The more severe manifestation of heat illness is heatstroke. And heatstroke is exemplified by two criteria, one, an excessive rise in your body core temperature, over 104 degrees Fahrenheit, and then some sort of cognitive impairment or neurological dysfunction, such as not knowing where you are, how you got there, losing consciousness, and so on.
And heatstroke is a life-threatening situation that always needs to be treated with exigency.
And what — we know that these — people who are vulnerable to these kinds of complications, it's not spread equally over the population, right? Certain people are more vulnerable?
Our interest has been in the aging population. And in reference to your lead-in, we're doing a series of experiments now looking at that specific question you mentioned, which is, how hot is too hot, how humid is too humid where being over the age of 65 or 80 makes a difference?
So, even in healthy aging, we have increased vulnerability to heat stress. Then all of the comorbidities that come along with aging, like cardiovascular problems, diabetes, respiratory problems, some of the medications that are taking all add on to that toll.
The other group that really has a disadvantage when it comes to heat stress are infants, who primarily are at the beck and call of parents to make sure they're — they stay cool, stay well-hydrated, and so on.
We know that climate change is making these heat waves more common, and the ones that then come are more intense.
So, human beings are going to have to be living in these extreme circumstances more and more often. You touched on this idea of, how hot is too hot? When do we get to the point where human beings simply can't be living and working outside? What is that? Do we know?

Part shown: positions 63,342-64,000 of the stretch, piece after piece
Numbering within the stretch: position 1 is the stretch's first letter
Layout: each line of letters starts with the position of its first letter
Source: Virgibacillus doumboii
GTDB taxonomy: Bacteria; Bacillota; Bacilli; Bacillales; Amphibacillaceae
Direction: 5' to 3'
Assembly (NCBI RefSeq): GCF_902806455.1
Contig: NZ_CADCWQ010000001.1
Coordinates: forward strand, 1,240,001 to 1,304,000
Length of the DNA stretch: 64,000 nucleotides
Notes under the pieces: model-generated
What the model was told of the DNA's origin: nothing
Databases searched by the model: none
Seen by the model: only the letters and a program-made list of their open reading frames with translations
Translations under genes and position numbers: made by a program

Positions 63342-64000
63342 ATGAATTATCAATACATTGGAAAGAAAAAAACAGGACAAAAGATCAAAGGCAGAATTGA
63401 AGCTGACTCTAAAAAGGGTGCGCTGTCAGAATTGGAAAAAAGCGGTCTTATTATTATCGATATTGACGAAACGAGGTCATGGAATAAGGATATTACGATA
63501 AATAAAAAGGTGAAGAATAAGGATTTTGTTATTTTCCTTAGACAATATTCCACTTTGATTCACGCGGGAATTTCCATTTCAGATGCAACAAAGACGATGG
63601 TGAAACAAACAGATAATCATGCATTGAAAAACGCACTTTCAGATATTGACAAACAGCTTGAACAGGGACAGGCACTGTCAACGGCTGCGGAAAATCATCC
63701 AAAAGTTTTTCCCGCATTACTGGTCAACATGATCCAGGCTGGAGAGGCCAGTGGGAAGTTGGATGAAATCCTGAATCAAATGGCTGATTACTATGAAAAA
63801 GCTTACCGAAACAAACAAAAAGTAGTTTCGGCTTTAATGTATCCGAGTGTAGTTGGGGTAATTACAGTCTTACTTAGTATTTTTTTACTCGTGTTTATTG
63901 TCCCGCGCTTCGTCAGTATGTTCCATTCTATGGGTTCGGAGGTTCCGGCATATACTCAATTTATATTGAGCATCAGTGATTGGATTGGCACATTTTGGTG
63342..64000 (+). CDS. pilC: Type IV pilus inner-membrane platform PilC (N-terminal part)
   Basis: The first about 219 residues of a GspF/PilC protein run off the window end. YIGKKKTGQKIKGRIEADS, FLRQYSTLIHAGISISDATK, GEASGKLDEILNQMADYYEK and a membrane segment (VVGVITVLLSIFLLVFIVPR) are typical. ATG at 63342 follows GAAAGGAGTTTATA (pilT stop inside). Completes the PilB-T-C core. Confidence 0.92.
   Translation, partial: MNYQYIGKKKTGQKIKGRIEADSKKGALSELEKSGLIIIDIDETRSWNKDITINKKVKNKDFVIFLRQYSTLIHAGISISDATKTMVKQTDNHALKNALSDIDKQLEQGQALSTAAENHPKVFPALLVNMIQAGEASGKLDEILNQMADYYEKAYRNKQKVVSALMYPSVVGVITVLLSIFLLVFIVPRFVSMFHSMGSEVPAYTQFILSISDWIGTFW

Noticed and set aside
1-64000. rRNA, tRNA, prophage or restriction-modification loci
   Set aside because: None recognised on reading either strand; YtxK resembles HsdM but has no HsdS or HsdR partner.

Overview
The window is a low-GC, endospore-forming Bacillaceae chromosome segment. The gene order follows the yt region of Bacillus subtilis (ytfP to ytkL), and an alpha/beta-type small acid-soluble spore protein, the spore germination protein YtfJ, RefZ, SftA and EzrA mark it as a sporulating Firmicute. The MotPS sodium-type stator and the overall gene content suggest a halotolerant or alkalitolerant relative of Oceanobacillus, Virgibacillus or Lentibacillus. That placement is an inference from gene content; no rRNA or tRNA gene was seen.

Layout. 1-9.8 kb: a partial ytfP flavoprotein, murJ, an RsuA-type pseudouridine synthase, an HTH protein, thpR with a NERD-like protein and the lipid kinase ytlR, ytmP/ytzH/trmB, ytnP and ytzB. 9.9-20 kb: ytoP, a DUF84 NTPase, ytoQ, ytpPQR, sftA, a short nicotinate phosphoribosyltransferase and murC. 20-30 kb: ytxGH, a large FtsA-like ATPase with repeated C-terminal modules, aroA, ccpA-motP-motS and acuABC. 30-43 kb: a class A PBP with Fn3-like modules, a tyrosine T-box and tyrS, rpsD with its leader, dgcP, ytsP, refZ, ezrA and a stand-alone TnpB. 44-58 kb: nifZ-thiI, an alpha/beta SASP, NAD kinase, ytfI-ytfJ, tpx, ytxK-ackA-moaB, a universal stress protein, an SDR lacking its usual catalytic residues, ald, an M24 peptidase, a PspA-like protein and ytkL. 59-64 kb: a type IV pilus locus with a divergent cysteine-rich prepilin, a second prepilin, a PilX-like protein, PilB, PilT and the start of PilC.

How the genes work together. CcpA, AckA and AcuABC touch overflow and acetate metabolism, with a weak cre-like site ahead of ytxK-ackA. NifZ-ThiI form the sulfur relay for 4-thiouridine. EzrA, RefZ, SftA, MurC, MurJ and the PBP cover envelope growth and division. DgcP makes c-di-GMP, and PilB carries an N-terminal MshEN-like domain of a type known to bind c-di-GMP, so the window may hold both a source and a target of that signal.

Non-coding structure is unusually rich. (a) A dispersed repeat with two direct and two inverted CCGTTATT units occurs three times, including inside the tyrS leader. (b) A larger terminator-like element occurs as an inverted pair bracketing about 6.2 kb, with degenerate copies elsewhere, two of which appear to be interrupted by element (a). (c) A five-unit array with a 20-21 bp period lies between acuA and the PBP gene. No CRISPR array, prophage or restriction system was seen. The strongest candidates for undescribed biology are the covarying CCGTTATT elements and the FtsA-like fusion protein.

I think we have a pretty good idea, especially in humid climates.
There is an old adage among the meteorology community that that will happen when the ambient temperature gets to about 95 degrees Fahrenheit and 100 percent humidity. But our research, especially some of our recent research, has shown that that occurs actually at lower temperatures, something more on the order of 88 degrees and 100 percent humidity, or 100 degrees and 60 percent humidity, even in healthy young men and women.
So we have not approached that 95 degree 100 percent humidity extreme anywhere on Earth, for at least prolonged periods. But we're getting very close to the one that we have uncovered.
And it seems like that's going to then change how we build our cities, how we air condition our homes. I mean, it seems like we're talking about major infrastructural changes if we're going to keep living in this warming world.
And a lot of the problems, in addition to or on top of health-related problems, come from disparities in socioeconomic status, access to air conditioning, being able to be looked in on by neighbors and taken to someplace that does have air conditioning if necessary.
So a lot of these problems are really coming to the head at the present time.
All right, Larry Kenney of Penn State University, thank you very much for being here.
You're very welcome.